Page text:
By Will Hershey, Roundhill Investments
For most people, the concept of esports may be foreign. It seems strange that people would rather watch someone playing a game than play themselves. However, for the current generation of children and young adults, spectating video games has become a notably popular activity, one that could conquer the landscape of traditional live media, sports, and entertainment. Over the past few years, esports and game streaming have rapidly moved from the fringe to the mainstream, and viewership is challenging that of traditional sports.
On a global basis, Newzoo estimates that there are 173 million frequent viewers of esports and an additional 222 million occasional viewers today. By 2022, Newzoo expects the esports total audience to reach 645 million, roughly double the entire population of the United States. These figures may suggest esports has already become a mainstream form of entertainment, though the industry is still seeking more effective audience monetization channels. Uncovering these monetization channels is likely a key factor in industry revenue and profitability going forward.
While many opportunities to invest in esports are private, we designed the Roundhill BITKRAFT Esports Index to provide exposure to esports via public companies. We identified four primary types of public companies that provide exposure to the esports ecosystem — games, media, hardware, and broad-based. In our analysis below, we highlight each type of company and provide examples of holdings from our Index.
Games – Publishers / Developers
Games companies are primarily involved in the business of developing and distributing gaming software. In several cases, these companies own and operate competitive esports leagues.
- Game publishers benefit from ownership in the underlying intellectual property, and unlike traditional sports, these companies control the ecosystem surrounding that IP.
- Historically, game publisher revenues have been hit-driven and dependent on one-time title sales. As the industry moves to a “games-as-a-service” model, publishers are increasingly able to monetize existing IP over longer time horizons.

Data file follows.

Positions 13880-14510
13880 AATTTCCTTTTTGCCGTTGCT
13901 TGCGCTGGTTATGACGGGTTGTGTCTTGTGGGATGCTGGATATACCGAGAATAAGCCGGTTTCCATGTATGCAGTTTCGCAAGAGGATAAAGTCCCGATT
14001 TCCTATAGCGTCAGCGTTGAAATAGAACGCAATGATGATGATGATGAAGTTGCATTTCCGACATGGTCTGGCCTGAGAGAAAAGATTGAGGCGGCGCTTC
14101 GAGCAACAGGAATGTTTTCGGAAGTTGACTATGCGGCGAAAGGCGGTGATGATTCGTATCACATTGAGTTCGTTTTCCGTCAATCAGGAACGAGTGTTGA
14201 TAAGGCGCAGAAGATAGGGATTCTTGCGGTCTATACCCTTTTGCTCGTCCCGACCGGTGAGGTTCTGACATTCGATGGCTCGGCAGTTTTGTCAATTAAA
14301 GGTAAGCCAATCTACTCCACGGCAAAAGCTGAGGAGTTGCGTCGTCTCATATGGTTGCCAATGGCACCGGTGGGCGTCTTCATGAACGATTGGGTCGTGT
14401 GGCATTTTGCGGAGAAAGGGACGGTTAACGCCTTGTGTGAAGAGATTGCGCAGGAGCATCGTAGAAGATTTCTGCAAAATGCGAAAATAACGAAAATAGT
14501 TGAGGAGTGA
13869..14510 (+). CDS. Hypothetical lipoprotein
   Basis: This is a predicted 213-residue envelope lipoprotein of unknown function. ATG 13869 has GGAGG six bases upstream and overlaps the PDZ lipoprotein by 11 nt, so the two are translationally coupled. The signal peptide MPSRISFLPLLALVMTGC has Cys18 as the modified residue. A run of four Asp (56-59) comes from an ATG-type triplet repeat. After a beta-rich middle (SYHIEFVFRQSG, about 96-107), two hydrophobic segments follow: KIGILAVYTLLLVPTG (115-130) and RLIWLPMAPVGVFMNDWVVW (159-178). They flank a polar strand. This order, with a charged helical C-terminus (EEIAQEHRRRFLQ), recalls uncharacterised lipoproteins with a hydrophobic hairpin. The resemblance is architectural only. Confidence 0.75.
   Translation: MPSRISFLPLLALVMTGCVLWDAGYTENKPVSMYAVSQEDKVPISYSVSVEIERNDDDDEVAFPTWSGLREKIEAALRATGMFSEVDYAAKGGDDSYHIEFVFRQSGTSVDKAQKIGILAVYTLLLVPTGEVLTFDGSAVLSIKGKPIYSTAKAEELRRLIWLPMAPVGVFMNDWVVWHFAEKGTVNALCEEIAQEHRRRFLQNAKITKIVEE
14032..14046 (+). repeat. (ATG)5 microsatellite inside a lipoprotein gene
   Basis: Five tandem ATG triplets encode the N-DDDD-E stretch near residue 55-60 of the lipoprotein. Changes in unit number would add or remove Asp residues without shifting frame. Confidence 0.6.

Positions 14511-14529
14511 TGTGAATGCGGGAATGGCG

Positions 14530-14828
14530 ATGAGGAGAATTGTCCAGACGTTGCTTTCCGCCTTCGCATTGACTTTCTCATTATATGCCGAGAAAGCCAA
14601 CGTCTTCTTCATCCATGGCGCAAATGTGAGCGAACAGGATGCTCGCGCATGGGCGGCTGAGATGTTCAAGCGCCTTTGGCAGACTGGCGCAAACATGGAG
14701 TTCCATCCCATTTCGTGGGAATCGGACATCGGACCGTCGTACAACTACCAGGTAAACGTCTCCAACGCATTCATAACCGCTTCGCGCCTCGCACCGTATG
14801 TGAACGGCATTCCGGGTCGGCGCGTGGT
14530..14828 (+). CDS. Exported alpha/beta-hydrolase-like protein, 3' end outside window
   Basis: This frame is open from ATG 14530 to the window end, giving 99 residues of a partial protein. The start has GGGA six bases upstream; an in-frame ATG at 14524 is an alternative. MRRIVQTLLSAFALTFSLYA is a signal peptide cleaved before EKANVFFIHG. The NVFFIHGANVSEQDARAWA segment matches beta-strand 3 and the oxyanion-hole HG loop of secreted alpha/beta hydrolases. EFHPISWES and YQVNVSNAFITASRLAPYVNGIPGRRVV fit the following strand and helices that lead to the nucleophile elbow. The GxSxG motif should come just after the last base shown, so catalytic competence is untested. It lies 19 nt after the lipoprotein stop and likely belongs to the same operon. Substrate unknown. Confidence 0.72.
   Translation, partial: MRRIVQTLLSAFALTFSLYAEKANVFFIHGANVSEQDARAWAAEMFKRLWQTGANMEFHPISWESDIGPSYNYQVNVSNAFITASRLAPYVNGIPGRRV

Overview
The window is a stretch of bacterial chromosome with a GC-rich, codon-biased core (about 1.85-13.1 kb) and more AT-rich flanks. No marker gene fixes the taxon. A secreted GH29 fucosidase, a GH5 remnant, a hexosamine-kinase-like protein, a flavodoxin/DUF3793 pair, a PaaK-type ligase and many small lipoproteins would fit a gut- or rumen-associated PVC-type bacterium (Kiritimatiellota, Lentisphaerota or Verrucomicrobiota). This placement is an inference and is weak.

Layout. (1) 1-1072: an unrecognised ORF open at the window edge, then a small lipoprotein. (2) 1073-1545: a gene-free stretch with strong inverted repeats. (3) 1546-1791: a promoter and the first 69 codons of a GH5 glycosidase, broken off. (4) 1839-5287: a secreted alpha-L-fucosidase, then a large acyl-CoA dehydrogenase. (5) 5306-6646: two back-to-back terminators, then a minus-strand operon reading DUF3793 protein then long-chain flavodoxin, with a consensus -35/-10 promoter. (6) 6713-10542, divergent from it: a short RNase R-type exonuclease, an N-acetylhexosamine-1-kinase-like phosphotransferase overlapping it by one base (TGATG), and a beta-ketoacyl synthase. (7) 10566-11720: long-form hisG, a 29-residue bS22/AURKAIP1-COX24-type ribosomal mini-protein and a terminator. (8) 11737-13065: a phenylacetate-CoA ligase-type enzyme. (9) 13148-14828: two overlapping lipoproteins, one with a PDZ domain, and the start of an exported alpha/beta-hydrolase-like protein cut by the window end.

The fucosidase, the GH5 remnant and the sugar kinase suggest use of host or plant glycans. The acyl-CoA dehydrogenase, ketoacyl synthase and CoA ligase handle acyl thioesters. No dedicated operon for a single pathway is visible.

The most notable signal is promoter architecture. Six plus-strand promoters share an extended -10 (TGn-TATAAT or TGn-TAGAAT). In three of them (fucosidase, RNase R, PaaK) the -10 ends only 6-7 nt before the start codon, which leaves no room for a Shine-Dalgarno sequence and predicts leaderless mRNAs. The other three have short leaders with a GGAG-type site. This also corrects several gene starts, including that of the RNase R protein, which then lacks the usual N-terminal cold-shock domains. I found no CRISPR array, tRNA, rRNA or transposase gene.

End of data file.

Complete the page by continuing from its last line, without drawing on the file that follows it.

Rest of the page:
- As it relates to esports and game streaming, not all publishers are created equal. Certain game publishers are positioned for esports growth, with a lineup of competitive game titles, while others focus on casual gameplay.
Activision Blizzard (ATVI)
Market Capitalization: $45.0 billion
Activision Blizzard is a globally-leading developer and publisher of interactive entertainment software. The company operates three primary business segments: Activision (console-focused), Blizzard (PC-focused) and King Digital (mobile-focused). The company’s most popular esports franchises include Call of Duty, World of Warcraft, Overwatch, StarCraft, and Hearthstone. Activision Blizzard acquired King Digital, the company behind popular mobile franchise Candy Crush, and esports platform, Major League Gaming, in 2016.
Overwatch League: Activision’s Overwatch League was the first professional esports league to adopt a city-based, franchise model – a model very similar to that of traditional sports. For the 2019 season, the Overwatch League supported an ecosystem of 20 teams, including 13 in North America, 5 in Asia, and 2 in Europe, highlighting the brand’s global reach. According to various reports, Blizzard sold franchise slots for $25 million in year 1, and increased to more than $30 million for year 2. The Overwatch League also reportedly signed a two-year, $90 million deal with Twitch for exclusive media rights beginning in 2017.
Call of Duty League: Call of Duty is the best-selling first-person shooter franchise in video game history. Beginning in 2020, the professional Call of Duty League will adopt the city-based, franchise model first implemented in Overwatch. The inaugural season will feature 12 teams, including 10 based in North America, and 2 in Europe. Once again, franchise slots were reportedly sold for $25 million each.
Electronic Arts (EA)
Market Capitalization: $31.9 billion
Electronic Arts is one of the largest video game software companies in the world, currently ranked number two throughout Europe and North America in terms of revenue and market capitalization. EA publishes and distributes games, content and services on a variety of platforms, including consoles, PCs, mobile phones and tablets. Notable intellectual property includes established brands such as FIFA, Madden NFL, The Sims, and Battlefield, and newer releases Apex Legends and Anthem.